Date of this Version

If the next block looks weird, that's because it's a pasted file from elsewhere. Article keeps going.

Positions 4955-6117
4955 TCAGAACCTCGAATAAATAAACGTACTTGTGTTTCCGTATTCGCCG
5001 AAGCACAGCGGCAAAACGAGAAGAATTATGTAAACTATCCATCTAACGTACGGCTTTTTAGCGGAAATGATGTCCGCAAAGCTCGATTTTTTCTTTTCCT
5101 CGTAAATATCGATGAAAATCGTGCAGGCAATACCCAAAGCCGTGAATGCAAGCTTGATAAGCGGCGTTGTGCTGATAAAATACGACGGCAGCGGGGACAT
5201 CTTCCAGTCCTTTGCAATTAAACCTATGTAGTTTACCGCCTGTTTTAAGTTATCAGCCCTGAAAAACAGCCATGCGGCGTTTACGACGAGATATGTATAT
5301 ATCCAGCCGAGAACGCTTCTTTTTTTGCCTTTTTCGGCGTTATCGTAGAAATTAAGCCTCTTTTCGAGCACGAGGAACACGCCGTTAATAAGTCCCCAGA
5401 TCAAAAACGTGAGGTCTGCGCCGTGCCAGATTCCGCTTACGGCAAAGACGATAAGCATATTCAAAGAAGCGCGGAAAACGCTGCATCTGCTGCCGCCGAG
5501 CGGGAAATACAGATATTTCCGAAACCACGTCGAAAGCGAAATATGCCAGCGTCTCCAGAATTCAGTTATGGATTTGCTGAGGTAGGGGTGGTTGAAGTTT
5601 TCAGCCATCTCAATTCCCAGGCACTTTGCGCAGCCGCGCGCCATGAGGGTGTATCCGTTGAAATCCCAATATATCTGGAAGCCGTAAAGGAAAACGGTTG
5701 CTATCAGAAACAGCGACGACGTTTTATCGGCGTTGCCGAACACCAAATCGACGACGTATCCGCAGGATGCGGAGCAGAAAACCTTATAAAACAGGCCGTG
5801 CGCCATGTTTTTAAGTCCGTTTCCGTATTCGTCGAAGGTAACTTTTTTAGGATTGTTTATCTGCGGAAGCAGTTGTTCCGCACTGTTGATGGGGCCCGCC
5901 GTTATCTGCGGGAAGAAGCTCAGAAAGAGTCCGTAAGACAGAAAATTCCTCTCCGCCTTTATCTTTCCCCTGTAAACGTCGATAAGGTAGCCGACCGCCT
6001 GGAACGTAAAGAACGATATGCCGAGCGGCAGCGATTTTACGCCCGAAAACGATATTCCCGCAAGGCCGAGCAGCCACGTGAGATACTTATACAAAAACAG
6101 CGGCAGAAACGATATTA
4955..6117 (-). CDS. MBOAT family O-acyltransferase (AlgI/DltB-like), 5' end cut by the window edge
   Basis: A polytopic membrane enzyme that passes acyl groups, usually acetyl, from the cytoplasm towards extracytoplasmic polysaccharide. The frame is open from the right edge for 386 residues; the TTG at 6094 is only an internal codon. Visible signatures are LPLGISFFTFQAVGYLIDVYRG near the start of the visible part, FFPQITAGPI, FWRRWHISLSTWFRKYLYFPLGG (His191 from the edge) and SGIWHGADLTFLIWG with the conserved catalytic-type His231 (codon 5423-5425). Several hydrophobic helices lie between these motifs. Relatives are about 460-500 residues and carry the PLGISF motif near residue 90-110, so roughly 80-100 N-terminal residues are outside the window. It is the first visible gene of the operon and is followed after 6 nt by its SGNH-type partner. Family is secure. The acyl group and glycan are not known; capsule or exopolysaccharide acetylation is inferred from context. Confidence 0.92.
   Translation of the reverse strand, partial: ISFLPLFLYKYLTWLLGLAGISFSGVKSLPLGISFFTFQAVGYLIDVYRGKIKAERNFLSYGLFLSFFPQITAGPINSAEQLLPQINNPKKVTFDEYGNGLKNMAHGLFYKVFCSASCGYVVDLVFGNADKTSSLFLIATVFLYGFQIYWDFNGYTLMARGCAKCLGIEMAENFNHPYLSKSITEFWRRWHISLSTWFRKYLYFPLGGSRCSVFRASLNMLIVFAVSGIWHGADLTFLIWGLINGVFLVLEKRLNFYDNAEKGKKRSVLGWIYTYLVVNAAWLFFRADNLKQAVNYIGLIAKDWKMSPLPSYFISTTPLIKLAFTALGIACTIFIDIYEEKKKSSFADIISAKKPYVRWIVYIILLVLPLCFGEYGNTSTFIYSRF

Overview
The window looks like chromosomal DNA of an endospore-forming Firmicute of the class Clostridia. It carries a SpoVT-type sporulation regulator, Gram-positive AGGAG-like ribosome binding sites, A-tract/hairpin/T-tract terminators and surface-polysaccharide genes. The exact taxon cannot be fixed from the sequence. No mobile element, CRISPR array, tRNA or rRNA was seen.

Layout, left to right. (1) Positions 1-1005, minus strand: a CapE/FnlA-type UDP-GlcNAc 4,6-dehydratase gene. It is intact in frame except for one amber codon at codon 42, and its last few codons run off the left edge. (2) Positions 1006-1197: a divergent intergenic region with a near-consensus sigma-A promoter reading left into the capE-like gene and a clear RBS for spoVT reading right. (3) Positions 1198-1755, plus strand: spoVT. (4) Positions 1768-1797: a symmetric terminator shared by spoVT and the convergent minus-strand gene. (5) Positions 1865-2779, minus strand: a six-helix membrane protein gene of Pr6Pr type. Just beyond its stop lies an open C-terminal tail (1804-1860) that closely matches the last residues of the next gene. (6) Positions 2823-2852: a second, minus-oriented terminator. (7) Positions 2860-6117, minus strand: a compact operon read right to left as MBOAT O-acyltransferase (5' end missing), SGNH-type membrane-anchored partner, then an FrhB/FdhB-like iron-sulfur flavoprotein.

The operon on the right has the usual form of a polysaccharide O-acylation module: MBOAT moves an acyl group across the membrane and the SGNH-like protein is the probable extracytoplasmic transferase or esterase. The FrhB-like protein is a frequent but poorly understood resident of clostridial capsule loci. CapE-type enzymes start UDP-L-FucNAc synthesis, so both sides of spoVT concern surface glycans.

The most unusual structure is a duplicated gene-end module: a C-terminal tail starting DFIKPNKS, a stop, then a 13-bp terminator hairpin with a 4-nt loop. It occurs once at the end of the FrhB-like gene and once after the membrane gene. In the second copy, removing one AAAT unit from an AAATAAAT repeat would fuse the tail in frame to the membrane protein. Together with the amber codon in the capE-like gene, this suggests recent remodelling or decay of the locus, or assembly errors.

The benefits of the mentoring relationship for protégés have been a primary focus in the mentoring literature. Researchers have recently begun to examine how mentoring can benefit the mentor. The purpose of the present study is to examine whether direct report-ratings of a manager’s career-related mentoring behaviors are related to boss-ratings of that manager’s performance. In addition, this study assesses whether the cultural background of the manager moderates the career-related mentoring–performance relationship via multilevel methodology. Results reveal that managers who are rated by their direct reports as engaging in career-related mentoring behaviors are perceived as better performers by their bosses. Moreover, the GLOBE societal culture dimension of Performance Orientation was a significant cross-level moderator of the career-related mentoring–performance relationship. Implications for the practice of mentoring in cross-cultural contexts across multiple disciplines are discussed.